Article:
10. The microfluidic valve of claim 1, wherein said microfluidic valve is disposed in a logic structure selected from the group consisting of a simple buffer, a two-input AND gate, a two-input OR gate, a simple inverter, a static latch having a dual rail load enable, and a two-input to four-output binary decoder.

11. The microfluidic valve of claim 1, wherein an area of said microfluid exhaust port is at least equal to an area of said microfluid valve orifice.

12. The microfluidic valve of claim 1, wherein an area of said movable rigid material is at least equal to an area of said microfluid valve orifice.

13. The microfluidic valve of claim 1, wherein an area of said microfluid control port is at least equal to an area of said microfluid exhaust port.

14. The microfluidic valve of claim 1, wherein a thickness of said microfluid pressure port is at least equal to 0.5 times a thickness of said microfluid exhaust port.

15. The microfluidic valve of claim 1, wherein a length of said microfluid valve orifice is at least equal to 0.5 times a thickness of said microfluid exhaust port.

16. The microfluidic valve of claim 1, wherein a thickness of said microfluid exhaust port is at least equal to 0.05 times a minor dimension of an area of said microfluid exhaust port.

17. The microfluidic valve of claim 1, wherein a thickness of said movable rigid material is at least equal to 0.05 times a minor dimension of an area of said movable rigid material.

18. The microfluidic valve of claim 1, wherein a thickness of said elastic polymer housing enveloping said movable rigid material is greater than a thickness of said movable rigid material.

19. The microfluidic valve of claim 1, wherein a thickness of said microfluid control port is at least equal to 0.5 times a thickness of said microfluid exhaust port.

Description:

STATEMENT REGARDING FEDERALLY SPONSORED RESEARCH OR DEVELOPMENT

This invention was made with Government support under contract HG002644 awarded by National Institutes of Health. The government has certain rights in this invention.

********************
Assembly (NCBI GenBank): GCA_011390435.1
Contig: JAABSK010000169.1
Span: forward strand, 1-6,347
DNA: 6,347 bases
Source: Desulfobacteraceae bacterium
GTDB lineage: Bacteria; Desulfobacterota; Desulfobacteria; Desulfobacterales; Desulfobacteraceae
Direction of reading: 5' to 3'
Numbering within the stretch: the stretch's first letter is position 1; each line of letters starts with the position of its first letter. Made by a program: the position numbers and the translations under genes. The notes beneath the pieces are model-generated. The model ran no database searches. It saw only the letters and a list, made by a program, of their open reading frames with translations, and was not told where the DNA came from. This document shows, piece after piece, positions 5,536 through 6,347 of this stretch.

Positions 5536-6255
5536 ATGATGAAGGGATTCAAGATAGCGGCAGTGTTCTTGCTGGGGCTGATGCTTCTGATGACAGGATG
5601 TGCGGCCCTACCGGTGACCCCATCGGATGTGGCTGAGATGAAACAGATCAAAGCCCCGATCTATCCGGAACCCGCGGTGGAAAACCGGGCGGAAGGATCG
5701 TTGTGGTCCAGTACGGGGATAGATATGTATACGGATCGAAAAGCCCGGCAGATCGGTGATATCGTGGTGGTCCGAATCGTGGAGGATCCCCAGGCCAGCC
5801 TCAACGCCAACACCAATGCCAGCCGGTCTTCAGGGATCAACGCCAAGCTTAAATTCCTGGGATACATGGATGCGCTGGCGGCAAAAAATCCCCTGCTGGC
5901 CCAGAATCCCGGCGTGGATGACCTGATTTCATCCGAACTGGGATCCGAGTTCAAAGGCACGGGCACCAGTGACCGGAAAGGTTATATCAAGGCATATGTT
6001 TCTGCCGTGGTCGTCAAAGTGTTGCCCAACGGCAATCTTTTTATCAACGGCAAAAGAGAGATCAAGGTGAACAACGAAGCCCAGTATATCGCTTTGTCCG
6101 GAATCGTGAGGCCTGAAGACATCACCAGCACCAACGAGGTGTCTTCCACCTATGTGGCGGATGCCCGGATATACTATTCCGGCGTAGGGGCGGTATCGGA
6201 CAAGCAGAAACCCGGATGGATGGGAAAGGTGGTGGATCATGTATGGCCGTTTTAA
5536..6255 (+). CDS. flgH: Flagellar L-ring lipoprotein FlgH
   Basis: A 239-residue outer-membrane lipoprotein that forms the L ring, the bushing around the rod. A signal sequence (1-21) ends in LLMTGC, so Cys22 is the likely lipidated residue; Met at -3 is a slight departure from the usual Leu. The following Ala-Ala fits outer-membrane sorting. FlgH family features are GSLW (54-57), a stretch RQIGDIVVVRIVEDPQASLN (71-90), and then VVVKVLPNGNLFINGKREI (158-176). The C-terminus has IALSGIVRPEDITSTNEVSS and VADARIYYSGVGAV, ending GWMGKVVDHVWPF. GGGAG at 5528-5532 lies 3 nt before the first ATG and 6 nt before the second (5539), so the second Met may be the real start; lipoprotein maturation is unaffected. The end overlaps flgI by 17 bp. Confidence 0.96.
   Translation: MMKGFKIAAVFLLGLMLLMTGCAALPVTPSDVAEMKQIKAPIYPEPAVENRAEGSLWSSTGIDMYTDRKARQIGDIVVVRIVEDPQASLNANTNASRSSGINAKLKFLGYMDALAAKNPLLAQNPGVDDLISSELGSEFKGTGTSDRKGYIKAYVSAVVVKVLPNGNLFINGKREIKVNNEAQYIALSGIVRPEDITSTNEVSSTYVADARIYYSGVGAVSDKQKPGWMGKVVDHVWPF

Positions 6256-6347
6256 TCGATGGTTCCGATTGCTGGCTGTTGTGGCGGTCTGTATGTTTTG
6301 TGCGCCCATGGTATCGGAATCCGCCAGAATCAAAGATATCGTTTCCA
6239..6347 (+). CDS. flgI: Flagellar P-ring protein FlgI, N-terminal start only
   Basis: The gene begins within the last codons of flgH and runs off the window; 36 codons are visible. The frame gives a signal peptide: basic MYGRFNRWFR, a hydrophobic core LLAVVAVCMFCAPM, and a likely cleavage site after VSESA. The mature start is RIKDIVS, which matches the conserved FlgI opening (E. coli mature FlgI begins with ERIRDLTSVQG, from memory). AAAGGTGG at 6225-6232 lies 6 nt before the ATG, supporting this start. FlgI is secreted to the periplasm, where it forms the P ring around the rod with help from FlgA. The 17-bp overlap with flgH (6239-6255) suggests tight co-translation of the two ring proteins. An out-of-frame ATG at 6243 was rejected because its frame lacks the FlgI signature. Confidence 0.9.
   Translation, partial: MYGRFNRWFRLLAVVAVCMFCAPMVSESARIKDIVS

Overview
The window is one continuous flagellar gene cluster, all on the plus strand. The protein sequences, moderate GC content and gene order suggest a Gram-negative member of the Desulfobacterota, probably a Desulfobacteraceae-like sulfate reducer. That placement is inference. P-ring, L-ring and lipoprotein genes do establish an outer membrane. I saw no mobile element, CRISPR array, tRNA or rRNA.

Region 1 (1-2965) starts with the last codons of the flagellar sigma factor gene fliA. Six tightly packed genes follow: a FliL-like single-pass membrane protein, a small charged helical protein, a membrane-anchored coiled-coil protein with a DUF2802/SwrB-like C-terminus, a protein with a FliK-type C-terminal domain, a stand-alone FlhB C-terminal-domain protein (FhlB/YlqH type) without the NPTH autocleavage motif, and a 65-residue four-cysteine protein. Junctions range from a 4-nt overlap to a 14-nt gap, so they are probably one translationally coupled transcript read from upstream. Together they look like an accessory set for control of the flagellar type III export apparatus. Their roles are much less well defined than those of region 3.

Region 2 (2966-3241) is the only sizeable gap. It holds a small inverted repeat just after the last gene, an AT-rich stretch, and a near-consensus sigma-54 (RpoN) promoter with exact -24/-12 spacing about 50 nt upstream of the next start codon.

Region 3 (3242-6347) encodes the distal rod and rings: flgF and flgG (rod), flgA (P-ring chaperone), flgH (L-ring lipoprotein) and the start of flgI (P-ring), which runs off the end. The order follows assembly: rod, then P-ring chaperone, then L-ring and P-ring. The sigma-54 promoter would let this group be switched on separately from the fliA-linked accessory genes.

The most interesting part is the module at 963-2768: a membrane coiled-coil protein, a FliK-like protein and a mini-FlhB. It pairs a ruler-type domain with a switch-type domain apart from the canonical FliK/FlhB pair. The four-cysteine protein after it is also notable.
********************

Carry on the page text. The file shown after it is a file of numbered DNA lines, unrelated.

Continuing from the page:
FIELD OF THE INVENTION

The invention relates to microfluid devices. In particular, the invention relates to a microfluidic valve having a pressure gain ≧1.

BACKGROUND

Microfluidics has developed greatly in recent years and monolithic elastic polymer, such as polydimethylsiloxane (PDMS), microfluidic chips are now an enabling technology for creating many high throughput assays. Recently, microfluidic devices fabricated from PDMS using soft lithography have seen widespread use in biology and chemistry. This technology permits inexpensive fabrication and integration of fluidic circuit elements such as channels, valves, and pumps. This development of integrated microfluidic devices has enabled the large-scale integration of biological assays on a single device, often termed lab-on-chip (LOC). Such devices have found important applications in areas including immunology, stem cell culture, and structural chemistry. These systems can perform hundreds of automated assays in parallel, thus reducing operation time and reagent volume. Over the last ten years, PDMS has emerged as the material of choice for many microfluidic systems because of its low cost, ease of fabrication and biological compatibility. Monolithic PDMS membrane valves enable both the sequencing of reagent/reactant flow control structures directly onto PDMS devices. With the increase in the number of flow control operations on a single chip an increase in the number of signal connections are required for control and sequencing. Because of their symmetry, PDMS membrane valves inherently have a pressure gain of less than one, where a lower pressure line cannot be used to control a higher pressure one. This significantly limits membrane valve logic structures to a single level of logic. As a result, many control signals need to be chip inputs driven externally from a higher-pressure source. What is needed is a low-cost valve with pressure gain, where a lower-pressure port controls a higher-pressure port, to enable digital control logic to be built on-chip to reduce external signal counts.

Numerous approaches have achieved pressure gain using materials in addition to or in lieu of PDMS, including Silicon valves and glass-PDMS valves. Unfortunately, the additional cost, required equipment, and complexity of working with other materials has limited the adoption of these valves to logic technologies for highly integrated LOCs.

Valves made with conventional PDMS soft lithography tend to require a control pressure greater than the pressure in the line being controlled to turn the value off, where the pressure gain of the valve is less than one. Other PDMS soft lithography valves currently provided are actuated using vacuum or magnetic drive sources.